clock menu more-arrow no yes

How ’80s Hollywood and Ronald Reagan fueled each other — and paved the way for Trump

Film critic J. Hoberman discusses how movies during Reagan’s administration reflected the nostalgia and uncertainty of the era.

Christopher Lloyd as Doc Brown and Michael J. Fox as Marty McFly in “Back to the Future.”
Back to the Future was a “triumphant” nostalgia movie for the age of Reagan.
Universal Pictures

Much has been made of the way Donald Trump, on the brink of failure as a businessman, parlayed a stint on reality TV into both a revitalized public image and the American presidency. But he’s hardly the first entertainer to ride that wave into the White House — a case that writer J. Hoberman makes brilliantly and lucidly in his new book Make My Day: Movie Culture in the Age of Reagan.

Make My Day is the final installment of Hoberman’s trilogy on Hollywood during the Cold War. The first two books focus on the ’60s and ’70s, respectively; Make My Day focuses on the ’80s, and in it, Hoberman shows how Hollywood provided a build-up to Ronald Reagan’s presidency, then captured America’s desires and anxieties during his administration. From The King of Comedy to Gremlins, Ghostbusters to The Last Temptation of Christ, Hoberman explores how films of the decade reflected an America that was newly fond of nostalgia cinema, still reeling from the blow to its self-image that was Vietnam, and largely allergic to the more subversive filmmaking of the decades that came before. And at its helm was Reagan, who began his career playing good guys on the silver screen.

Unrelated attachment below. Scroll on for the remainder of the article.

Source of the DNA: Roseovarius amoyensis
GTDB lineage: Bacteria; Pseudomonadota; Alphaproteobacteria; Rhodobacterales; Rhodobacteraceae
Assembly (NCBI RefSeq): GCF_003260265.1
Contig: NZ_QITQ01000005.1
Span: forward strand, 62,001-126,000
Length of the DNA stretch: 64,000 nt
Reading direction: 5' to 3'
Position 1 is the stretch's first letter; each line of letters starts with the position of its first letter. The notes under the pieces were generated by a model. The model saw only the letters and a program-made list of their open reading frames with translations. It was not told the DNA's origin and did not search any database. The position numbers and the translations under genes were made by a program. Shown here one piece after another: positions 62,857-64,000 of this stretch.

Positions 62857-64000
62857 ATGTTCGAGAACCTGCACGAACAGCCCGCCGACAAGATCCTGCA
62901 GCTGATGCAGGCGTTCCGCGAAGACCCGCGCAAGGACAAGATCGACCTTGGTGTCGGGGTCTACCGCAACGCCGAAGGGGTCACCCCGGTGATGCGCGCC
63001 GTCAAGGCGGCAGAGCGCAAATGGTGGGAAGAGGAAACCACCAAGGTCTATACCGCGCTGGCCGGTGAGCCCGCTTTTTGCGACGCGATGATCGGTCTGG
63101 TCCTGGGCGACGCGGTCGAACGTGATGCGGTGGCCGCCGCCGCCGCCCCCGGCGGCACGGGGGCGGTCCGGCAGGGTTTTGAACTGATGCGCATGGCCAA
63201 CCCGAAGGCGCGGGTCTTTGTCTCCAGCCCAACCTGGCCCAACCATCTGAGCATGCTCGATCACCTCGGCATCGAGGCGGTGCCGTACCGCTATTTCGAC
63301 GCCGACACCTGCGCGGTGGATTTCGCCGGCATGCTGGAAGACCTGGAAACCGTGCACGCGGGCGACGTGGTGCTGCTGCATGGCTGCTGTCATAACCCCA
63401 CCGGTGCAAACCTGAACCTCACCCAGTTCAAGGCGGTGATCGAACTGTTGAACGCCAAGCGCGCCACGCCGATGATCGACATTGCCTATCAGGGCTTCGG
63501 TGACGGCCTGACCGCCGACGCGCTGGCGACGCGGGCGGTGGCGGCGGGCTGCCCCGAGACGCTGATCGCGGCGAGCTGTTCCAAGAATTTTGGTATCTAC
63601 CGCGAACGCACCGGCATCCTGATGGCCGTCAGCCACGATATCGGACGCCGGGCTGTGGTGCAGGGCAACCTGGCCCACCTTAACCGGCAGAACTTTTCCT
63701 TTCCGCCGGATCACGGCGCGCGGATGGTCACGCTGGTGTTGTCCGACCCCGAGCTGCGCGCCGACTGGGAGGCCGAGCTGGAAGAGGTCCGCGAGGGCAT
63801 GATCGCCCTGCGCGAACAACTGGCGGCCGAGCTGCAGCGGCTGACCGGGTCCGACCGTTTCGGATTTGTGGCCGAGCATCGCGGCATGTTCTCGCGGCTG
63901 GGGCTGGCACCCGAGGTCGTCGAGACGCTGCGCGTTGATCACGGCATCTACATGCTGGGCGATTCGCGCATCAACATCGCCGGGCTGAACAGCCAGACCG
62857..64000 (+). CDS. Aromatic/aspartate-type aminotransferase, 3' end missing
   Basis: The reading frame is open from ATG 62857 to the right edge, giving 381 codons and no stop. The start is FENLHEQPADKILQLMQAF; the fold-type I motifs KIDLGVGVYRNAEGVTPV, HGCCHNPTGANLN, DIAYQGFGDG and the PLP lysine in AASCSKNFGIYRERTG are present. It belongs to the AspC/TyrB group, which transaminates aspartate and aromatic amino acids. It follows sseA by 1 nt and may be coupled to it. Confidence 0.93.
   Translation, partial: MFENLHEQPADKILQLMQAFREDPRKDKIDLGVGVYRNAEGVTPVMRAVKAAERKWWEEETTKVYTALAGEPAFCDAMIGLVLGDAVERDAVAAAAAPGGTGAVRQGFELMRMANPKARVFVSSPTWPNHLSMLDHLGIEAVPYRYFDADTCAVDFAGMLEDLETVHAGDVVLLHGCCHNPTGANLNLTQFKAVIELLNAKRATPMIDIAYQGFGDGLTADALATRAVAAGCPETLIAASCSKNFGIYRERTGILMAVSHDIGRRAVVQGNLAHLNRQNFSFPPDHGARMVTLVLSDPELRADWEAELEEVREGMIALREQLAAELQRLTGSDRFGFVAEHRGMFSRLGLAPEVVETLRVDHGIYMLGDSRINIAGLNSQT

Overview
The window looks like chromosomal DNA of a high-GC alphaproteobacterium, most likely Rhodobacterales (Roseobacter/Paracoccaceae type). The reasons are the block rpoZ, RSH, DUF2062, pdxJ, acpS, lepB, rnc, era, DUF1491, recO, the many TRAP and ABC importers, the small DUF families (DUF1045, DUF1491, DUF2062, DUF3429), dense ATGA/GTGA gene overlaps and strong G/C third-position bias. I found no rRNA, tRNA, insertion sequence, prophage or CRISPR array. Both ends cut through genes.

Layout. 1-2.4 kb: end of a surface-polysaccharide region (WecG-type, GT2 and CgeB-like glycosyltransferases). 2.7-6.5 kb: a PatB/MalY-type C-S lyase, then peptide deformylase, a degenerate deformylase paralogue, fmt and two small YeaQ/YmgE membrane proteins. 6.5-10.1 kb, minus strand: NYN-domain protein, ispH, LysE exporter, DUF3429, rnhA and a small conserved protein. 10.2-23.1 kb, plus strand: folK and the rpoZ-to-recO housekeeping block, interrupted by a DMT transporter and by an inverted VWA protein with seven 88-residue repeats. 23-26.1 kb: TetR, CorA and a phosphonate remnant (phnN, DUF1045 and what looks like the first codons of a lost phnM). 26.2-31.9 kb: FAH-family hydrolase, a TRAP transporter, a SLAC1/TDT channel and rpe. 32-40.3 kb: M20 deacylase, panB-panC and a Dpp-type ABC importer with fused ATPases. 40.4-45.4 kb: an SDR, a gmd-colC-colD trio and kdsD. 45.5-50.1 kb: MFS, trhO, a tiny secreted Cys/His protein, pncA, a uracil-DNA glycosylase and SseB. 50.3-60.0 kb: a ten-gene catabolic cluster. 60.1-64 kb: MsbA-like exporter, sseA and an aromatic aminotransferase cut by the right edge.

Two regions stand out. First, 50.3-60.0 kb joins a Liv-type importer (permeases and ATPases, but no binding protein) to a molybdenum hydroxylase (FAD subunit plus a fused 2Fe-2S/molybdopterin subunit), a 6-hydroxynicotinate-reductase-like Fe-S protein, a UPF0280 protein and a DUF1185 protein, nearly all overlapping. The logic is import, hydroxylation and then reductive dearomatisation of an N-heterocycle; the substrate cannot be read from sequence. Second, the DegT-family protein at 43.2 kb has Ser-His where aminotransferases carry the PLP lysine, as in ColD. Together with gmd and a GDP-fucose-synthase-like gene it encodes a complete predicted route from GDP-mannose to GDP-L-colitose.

Hoberman is one of America’s most influential film critics, having started his career at the Village Voice in the 1970s, where he was the second-string reviewer to Andrew Sarris. He spent many years at the Voice, eventually becoming the senior film editor, a position he held until 2012. Now, he regularly writes for the New York Times, Film Comment, and other publications. And to commemorate the publication of Make My Day, a series of films discussed in the book, with commentary by Hoberman, is running at New York’s Lincoln Center through Labor Day.

I recently sat down with Hoberman at Lincoln Center for a conversation about the dramatic arc of Reagan’s presidency, the ways Hollywood became the de facto “Department of Amusement” for America in the 20th century, and how Donald Trump is — and is not — an heir to Reagan.

Our conversation has been lightly edited.

Alissa Wilkinson

You start the book with an interesting metaphor: Hollywood as the country’s “Department of Amusement.” Can you explain a little more about what that means and where that came from?

J. Hoberman

Yes. The Department of Amusement comes from a [1934] movie — not a great movie, but a very interesting one — called Stand Up and Cheer!

Alissa Wilkinson

I had never heard of it before.

J. Hoberman

It’s rarely shown, even on television, in part because it has Stepin Fetchit, and so they’d have to cut a tremendous amount out of it. [“Stepin Fetchit” was a stage persona of the black actor Lincoln Perry in the 1930s; the stereotype that “Fetchit” played is considered to be a racist portrayal of a black man as a fool and the “laziest man in the world.”] But it also has Shirley Temple, so that’s how I got to see it, I’m sure, on TV.